I guess they'd rather the ex-offenders, who are made homeless due to the draconian laws they are creating, to sleep out in the cold and freeze to death? (Example)
Things are happening in downtown Riverhead. The Hyatt Place hotel at Atlantis Marine World is beginning to take shape; Dark Horse restaurant at the prominent corner of Peconic Avenue and East Main Street is lit up and alive at night; and a renovated Grangebel Park, complete with a new amphitheater and other amenities, is set to open in time for Christmas.
Here’s what’s not happening. The construction trailer that sleeps almost two dozen homeless sex offenders is still parked across Route 24 from Grangebel Park. For about 3 1/2 years, it has sat there, outside the Riverside jail. Not only does the trailer draw sex offenders to the area, it attracts negative attention — just what a beleaguered downtown Riverhead doesn’t need in otherwise promising times.
But this is the season of perpetual hope, so here are a few reasons to be hopeful the Riverhead area will get some relief in 2011:
- Hope for whom?
- The trailers are illegal. A state administrative law judge, after hearing complaints from sex offenders about a lack of showers and toilets, ruled that the trailers must have such facilities. Southampton Town officials acquired a restraining order blocking the county from placing a larger trailer with running water next to an existing trailer for sex offenders in Westhampton. As for the trailers near the jail, they are in Southampton Town, too, but they’re also in the Riverhead sewer and water districts, so the Riverhead Town Board can reject any requests to hook up a trailer to provide water and toilets. The county hasn’t made such a request yet, but it has to do something to legalize the situation or it will be sued. Maybe soon it will finally face facts and remove the trailers.
- Some western Suffolk lawmakers appear ready to vote in favor of a plan to place homeless sex offenders across the county in several smaller shelters in industrial areas. That’s a good sign. Western legislators had seemed content to spend gobs of money forever to taxi sex offenders from as far west as Amityville to the East End trailers each night — no matter how impractical, inhumane and outright unfair that might be. Two Huntington lawmakers even proposed a bill to make the trailers in Riverside and Westhampton permanent.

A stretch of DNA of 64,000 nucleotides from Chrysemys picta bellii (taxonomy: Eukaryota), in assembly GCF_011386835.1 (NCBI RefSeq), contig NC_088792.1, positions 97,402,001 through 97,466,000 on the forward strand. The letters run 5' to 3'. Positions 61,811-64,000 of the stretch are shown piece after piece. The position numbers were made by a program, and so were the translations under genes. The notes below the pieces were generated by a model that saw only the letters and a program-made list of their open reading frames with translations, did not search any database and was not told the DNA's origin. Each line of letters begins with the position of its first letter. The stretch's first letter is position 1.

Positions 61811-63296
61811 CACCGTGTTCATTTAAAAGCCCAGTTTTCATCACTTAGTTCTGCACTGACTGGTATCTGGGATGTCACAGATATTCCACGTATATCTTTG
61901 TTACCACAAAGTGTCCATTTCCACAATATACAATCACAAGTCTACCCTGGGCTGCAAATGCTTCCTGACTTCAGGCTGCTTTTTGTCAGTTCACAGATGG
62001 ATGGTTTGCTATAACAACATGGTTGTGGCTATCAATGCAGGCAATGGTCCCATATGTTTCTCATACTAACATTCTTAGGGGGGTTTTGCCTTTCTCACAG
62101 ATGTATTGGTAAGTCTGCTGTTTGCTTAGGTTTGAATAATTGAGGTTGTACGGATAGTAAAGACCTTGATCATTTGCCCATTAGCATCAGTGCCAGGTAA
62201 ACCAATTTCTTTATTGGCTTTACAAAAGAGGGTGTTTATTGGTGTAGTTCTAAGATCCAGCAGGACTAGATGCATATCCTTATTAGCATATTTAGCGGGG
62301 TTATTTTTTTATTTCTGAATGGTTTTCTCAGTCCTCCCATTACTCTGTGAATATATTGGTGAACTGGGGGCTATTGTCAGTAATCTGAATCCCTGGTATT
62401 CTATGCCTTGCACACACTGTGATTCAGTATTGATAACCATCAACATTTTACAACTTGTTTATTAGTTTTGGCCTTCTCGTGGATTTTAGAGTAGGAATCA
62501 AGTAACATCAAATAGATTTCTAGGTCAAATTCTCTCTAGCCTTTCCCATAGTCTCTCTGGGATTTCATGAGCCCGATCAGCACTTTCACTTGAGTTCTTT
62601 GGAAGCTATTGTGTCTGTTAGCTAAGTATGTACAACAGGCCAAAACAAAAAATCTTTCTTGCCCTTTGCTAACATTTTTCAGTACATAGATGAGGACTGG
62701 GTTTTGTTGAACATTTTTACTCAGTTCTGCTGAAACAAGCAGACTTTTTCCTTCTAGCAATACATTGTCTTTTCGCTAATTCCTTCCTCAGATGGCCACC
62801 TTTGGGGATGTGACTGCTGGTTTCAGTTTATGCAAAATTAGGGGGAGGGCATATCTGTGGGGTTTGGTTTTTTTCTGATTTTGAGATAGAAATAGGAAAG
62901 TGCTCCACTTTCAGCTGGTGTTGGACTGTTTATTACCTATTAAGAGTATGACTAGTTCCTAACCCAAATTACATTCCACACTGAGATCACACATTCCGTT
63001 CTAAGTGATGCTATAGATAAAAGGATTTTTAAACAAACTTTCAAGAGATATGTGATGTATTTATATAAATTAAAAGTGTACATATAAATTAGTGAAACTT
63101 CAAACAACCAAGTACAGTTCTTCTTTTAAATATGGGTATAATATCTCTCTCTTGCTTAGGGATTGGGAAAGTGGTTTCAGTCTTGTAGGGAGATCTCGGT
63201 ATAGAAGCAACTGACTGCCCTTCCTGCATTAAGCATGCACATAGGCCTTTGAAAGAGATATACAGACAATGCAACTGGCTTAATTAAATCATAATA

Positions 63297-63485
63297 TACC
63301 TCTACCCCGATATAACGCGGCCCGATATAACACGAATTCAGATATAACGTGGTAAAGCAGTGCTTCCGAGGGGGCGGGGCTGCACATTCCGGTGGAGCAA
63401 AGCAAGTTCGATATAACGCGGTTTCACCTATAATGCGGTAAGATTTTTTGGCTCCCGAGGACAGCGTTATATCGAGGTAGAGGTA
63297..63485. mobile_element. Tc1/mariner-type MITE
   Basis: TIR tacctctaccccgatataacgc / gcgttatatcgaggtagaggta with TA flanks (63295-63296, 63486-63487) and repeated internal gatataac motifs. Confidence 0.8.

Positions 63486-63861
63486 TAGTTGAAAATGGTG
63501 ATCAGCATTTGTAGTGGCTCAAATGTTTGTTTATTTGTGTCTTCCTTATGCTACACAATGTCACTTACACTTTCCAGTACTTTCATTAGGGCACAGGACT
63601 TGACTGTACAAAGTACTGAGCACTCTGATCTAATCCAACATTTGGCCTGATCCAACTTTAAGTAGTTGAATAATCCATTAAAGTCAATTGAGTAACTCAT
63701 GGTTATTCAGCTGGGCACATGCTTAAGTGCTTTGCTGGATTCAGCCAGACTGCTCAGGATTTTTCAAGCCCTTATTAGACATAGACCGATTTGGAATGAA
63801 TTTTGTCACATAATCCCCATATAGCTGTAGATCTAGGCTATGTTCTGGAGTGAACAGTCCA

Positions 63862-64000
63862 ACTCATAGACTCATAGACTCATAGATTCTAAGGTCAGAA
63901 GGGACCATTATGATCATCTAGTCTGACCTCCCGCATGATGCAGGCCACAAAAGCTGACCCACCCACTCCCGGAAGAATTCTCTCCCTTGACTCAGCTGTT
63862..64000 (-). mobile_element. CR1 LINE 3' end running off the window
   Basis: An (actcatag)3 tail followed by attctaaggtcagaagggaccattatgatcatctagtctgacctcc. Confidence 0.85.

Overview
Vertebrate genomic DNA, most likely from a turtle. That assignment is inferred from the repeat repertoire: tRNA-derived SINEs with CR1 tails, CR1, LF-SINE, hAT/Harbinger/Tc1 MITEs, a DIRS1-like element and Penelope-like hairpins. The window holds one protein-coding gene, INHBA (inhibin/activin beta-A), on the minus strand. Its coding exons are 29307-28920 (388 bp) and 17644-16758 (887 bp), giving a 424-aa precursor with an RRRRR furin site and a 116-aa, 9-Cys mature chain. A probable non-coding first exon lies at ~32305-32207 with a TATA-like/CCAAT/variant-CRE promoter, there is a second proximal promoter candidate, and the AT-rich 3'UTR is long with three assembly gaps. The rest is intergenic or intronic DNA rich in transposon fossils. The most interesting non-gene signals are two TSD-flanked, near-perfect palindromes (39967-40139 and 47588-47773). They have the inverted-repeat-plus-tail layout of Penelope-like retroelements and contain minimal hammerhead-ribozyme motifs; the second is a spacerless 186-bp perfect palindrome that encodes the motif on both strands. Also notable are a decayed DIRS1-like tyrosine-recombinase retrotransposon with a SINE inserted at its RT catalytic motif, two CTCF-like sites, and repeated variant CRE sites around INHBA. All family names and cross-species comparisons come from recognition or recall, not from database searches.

Legislator Ed Romaine, whose district includes Riverhead, has sponsored a bill to contract with a vendor to operate shelters, no more than one per town or legislative district, that would have running water and house no more than six offenders. Mr. Romaine believes he has 10 votes, good for a majority of the Legislature’s 18 members.
- If for some reason the year ends and the county’s policy for housing homeless sex offenders remains in limbo, residents can trust their local civic advocates and elected leaders to keep pushing until the trailers are gone. It also helps that powerful lobbyist and Parents for Megan’s Law founder Laura Ahearn, who had previously been in favor of the trailers, is now calling for the smaller shelter system.
Riverhead area residents have said repeatedly, “Share the burden” and “We’ll take our own.” They recognize that sexual predators are a societal problem that will always exist here and everywhere, but they also recognize it’s inherently wrong to ship all the county’s homeless sex predators to one town. For those who disagree, just look to the words of then-deputy commissioner of social services Greg Blass, who in 2007, when the trailer system was launched, told The New York Times that the trailers would be rotated throughout the county, because sex offenders “have tended to locate permanently in places where they were placed in temporary shelters. This [rotating the trailer locations] lets us avoid making any one area a haven for sex offenders.”